While I usually spend most of my time figuring out how to blow giant soap bubbles like this...
...I recently became interested in the other end of the size spectrum: how to blow the very smallest soap bubbles. Here's what I discovered:
I started by examining different sizes of bubble wands.
I learned two things: First, that bubble size is only weakly affected by wand diameter. Reducing the wand's diameter by half only reduces bubble size by 10-percent. This told me that to blow the very smallest soap bubbles I was going to need a want diameter that was almost microscopic. Second, when the wand diameter gets very small, the surface tension of the bubble solution is strong enough to create a barrier through which even the fastest bubble machine fan is not going to be able to blow a bubble. The air flows around the wand rather than through it.
These two issues almost killed the project before it got started. Then I discovered a YouTube video showing bubbles being blown out of fine straws.
These overcame the surface tension problem by focusing all the power of the air against the bubble solution membrane. But, I could not figure out how to replenish the bubble solution so the tubes could be used in bubble machine and at the same time pump air into the tubes.
The answer was to separate the two.
A normal bubble wand would be circulated through a reservoir of bubble solution to create the bubble solution membrane from which the bubbles could be blown. A fine tube positioned close to it would blow a stream of air through the membrane to create the bubbles.
Armed with this concept I built the following bubble machine:
The air pump is an inexpensive aquarium pump. Air from it passes through an aquarium air valve to control the flow rate. The air is carried up through 1/4-inch tubing to the working end of a Blas Fix Egg Emptier. This device is used to remove the liquid interior of eggs prior to decorating. It was the finest metal tube I could find that produced acceptable bubbles. I say 'acceptable' because after experimenting with finer tubes, at one point I used the needle from a hypodermic syringe, I discovered that they all produced bubbles that were so small they no longer looked like bubbles. They had no color and appeared more like large dust particles than anything else. At this size they also represented a inhalation danger. Tubes larger than the 0.010 inside diameter tube created larger bubbles and also transmitted so much of the pump's reciprocating pulses that the bubble solution membrane was ruptured before any bubbles could be produced. These larger tubes could be made to work if the air was first pumped into a 2-liter bottle where the volume created a plenum effect that removed the pressure pulses.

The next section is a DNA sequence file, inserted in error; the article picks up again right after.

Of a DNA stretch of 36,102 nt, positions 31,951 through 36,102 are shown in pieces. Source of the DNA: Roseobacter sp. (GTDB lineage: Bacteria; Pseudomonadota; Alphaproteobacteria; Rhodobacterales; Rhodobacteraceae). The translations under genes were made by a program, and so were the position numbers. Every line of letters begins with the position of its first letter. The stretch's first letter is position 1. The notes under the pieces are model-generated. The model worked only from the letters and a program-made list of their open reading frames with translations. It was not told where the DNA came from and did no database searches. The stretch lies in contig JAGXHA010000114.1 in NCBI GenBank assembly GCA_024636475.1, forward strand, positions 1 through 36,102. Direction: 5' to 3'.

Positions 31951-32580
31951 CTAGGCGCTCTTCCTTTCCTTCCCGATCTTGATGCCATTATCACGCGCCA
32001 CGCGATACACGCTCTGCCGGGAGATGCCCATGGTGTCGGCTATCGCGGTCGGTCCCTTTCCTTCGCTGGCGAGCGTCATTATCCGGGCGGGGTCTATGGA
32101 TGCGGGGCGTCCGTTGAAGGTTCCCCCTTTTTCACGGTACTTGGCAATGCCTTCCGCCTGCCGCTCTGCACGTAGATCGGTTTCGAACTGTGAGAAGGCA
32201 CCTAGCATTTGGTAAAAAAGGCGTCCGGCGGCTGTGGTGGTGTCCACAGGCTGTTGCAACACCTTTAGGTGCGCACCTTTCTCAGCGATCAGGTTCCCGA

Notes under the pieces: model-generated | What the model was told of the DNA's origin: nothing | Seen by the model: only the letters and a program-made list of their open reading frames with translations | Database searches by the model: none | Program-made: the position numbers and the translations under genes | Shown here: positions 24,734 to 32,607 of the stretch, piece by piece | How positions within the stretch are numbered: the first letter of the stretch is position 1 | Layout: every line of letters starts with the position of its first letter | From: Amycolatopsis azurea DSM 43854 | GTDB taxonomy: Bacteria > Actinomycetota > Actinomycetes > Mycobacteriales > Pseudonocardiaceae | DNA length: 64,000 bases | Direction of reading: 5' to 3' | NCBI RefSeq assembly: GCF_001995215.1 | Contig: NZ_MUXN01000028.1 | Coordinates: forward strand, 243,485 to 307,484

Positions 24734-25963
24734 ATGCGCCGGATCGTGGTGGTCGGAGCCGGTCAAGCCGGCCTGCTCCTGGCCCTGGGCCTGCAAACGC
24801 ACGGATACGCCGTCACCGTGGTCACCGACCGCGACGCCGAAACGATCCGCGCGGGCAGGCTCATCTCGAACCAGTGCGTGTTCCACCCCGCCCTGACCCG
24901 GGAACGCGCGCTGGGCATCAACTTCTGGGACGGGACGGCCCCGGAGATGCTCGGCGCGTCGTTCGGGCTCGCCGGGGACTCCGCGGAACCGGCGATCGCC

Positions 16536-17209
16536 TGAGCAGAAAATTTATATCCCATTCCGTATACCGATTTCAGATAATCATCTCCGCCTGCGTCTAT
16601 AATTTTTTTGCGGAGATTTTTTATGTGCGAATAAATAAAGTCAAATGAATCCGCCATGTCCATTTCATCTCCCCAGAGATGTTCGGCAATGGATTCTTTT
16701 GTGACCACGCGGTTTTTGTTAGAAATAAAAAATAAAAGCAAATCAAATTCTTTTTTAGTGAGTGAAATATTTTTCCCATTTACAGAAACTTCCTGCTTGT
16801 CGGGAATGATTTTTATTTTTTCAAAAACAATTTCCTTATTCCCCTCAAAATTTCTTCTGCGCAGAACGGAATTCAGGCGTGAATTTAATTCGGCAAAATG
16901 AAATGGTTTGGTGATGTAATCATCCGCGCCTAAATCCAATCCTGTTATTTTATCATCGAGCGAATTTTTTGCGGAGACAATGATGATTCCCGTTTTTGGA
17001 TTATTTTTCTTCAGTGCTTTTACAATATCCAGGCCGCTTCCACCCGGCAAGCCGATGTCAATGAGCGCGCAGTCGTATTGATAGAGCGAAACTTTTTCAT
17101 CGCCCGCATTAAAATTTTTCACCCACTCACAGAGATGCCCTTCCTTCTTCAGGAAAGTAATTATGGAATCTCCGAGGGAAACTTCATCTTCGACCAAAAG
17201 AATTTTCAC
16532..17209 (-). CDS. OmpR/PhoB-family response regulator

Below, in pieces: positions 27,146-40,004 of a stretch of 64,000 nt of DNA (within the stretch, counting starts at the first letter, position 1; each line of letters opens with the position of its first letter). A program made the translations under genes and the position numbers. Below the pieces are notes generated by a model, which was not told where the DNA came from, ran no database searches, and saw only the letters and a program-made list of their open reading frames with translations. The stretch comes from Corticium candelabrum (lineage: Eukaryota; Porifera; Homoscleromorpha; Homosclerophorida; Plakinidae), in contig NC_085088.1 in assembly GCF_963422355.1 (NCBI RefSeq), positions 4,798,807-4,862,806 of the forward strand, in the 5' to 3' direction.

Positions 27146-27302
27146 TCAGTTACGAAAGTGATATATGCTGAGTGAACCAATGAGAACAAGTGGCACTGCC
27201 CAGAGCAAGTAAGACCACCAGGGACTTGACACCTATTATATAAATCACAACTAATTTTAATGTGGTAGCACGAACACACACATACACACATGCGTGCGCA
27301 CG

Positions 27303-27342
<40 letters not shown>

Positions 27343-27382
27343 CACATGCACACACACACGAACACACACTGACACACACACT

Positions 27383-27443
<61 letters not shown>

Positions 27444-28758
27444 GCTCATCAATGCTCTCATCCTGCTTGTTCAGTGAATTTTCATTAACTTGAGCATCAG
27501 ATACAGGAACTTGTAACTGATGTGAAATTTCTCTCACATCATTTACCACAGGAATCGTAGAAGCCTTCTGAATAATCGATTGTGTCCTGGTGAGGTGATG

The bubble solution reservoir and circle wand were scavenged from a Gazillion Hurricane bubble machine. The wand was driven by a 6 rpm motor removed from a microwave oven. A computer cooling fan was used to blow the bubbles up into the air. Because they were so small, they had a much higher surface to volume ratio than normal bubbles. This made them proportionally heaver with the result that they fell down very quickly. With the fan, half of the bubbles were thrown high enough into the air to create an entertaining cloud of mini bubbles.
I tried adding a tee to the airline so helium could be added to make the bubbles float. It didn't work. While some remained in the air a little longer, getting the proper flow setting was very difficult and shortly after doing so, tank pressure would decrease enough so that it would have to be reset. It wasn't worth the effort.
While fine tuning this machine to produce the smallest possible soap bubbles, I discovered that besides tube diameter, air flow and tube position also affected bubble size.
For any particularly tube, there was one flow rate that produced the smallest soap bubbles. Rates higher or lower increased bubbles size.
The closer to the bubble solution membrane the tube could be positioned, the smaller the soap bubbles would be. The minimum distance was determined by wand thickness. Smaller soap bubbles could be produced if the back side of the wands were sanded down so the rear surface was flat, allowing the tube to be positioned closer to the membrane.
One final trick to improve bubble production was to use inexpensive bubble solutions instead of high end solutions like Gazillion and BeeBoo. The cheaper brands are thinner and in this application produce more bubbles and cause less foaming in the reservoir.
Here's what it looks like in operation:
The smallest dots are bubbles only 1/16-inch in diameter. The average bubble is 1/8th inch across. The largest bubbles are actually clusters of smaller bubbles. The bubble machine pumps out thousands of these tiny bubbles every minute.
The novelty value of a room full of the very smallest soap bubbles is great for children's parties.
If you'd like to see the machine in operation, please click on the following link:
This second video shows and explains how bubbles this small form:
Anyone prefering not to use YouTube, the following still image captures most of the detail:
A stream of air from the left blows through the membrane of bubble solution stretched across the wand, creating a long tube of solution. Eventually, turbulence in the tube forms a narrow neck. The bubble solution's surface tension causes this neck to be pinched off, creating a new bubble. This process repeats hundreds of time a minute. As the neck is pinched off and the bubble moves away, a thin thread of solution is stretched out between the bubbles. I've seen as many as six bubbles connected by such threads. For scale, the bubbles in this image are one millimeter in diameter.
Thanks for visiting!
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